by Rita Ellis and Rachel Poliszuk
This school year, as part of our practicum work during our teacher education program, we decided to start a coding club at our school site. We had learned about coding during our mathematics methods course and this sparked our interest. Like many teachers, whether experienced in teaching or just completing their pre-service training, we began this journey with limited practical knowledge of coding ourselves; this was part of what attracted us to this challenge. Another factor that contributed to our desire to start this club was belief that coding is a valuable 21st century learning skill. It is a skill that our students will likely benefit from since recent research has linked coding to helping children develop improved mathematics outcomes. By sharing our experiences, our intent is to develop teachers’ interest and confidence in creating their own coding clubs for students at their schools.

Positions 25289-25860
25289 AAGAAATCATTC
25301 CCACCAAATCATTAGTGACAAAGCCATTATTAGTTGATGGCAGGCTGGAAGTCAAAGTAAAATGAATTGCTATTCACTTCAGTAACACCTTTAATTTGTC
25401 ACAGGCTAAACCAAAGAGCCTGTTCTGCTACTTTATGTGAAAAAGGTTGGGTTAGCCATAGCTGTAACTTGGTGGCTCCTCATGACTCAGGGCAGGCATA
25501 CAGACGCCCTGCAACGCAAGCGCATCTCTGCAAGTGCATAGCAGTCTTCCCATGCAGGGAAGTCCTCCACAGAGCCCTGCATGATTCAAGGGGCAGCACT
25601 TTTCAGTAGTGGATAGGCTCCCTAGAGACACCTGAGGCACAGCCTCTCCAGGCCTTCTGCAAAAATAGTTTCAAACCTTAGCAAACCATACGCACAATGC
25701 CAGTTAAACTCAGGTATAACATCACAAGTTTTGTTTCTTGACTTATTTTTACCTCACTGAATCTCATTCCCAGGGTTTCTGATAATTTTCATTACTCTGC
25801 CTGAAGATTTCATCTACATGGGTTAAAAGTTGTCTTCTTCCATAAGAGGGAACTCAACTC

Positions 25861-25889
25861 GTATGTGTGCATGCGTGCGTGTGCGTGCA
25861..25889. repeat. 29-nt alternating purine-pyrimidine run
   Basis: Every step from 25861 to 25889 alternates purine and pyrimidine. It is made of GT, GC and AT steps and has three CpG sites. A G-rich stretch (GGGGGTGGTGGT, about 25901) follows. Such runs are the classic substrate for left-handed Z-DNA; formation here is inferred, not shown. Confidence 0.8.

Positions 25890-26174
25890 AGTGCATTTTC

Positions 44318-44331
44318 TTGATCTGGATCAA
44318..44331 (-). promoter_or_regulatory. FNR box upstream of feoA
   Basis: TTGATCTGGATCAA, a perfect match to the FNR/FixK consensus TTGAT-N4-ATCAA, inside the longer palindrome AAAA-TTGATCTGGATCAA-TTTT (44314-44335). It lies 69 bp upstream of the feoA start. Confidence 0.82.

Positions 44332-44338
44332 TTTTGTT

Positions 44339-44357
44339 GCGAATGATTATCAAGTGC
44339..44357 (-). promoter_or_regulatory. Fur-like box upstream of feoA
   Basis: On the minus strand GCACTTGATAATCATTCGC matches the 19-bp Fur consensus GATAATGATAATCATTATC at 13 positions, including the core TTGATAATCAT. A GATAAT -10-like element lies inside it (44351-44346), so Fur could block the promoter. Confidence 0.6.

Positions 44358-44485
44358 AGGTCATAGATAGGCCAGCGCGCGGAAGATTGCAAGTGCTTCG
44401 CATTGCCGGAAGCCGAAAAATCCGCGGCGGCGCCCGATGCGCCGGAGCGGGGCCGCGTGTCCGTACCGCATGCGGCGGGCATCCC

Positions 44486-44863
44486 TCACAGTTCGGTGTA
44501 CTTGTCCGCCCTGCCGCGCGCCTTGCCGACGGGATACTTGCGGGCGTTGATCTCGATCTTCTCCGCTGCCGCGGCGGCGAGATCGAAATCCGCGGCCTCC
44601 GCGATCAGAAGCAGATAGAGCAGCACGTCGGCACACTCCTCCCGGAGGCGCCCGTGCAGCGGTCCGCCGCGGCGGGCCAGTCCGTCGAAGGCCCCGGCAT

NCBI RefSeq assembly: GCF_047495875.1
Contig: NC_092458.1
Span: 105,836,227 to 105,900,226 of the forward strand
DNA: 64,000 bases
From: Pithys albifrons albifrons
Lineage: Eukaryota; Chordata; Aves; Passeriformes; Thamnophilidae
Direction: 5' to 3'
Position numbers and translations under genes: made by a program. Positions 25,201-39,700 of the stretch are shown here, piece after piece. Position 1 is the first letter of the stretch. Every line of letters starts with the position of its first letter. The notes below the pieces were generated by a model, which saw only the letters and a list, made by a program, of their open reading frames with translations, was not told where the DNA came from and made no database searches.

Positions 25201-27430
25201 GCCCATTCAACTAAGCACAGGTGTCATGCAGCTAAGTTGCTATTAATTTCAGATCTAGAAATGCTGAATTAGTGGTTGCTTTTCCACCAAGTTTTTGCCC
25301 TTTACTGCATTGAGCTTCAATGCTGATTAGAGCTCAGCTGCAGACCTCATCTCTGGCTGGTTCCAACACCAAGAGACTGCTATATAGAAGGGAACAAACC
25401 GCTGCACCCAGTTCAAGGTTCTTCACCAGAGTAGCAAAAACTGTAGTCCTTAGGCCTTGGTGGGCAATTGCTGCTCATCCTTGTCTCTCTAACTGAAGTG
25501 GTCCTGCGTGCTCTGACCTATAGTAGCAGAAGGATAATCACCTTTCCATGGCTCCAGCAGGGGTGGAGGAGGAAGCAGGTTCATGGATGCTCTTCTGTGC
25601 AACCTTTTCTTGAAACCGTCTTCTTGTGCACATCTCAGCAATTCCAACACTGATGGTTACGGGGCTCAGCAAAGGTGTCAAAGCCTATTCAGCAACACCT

Our coding club ran during second nutrition break every Tuesday. Students initially learned about the club from us and through our school’s social media. We announced the start of the club to each of our respective practicum classes and posted on the school twitter page that each homeroom reads at the start of the day. We then organized an information session where students asked questions and signed up to participate. We generally started our sessions by having a tutorial in Scratch or Tynker, that introduced a concept through a game. We used a combination of resources from websites such as Tynker.com and Scratch.mit.edu and Code.org for the majority of the sessions.
When our students arrived, they automatically grabbed a Chromebook and wanted to get to work! We are fortunate to be in a school that has so much technology for the students to use. There were enough Chromebooks and iPads for each student to work independently. We plan to introduce the Spheros (programmable robots), recently purchased by our school during future sessions. While one of us was leading, the other was continuously circulating. Circulation is good because it allowed us to have authentic and spontaneous discussions about coding that we can also share with the larger group.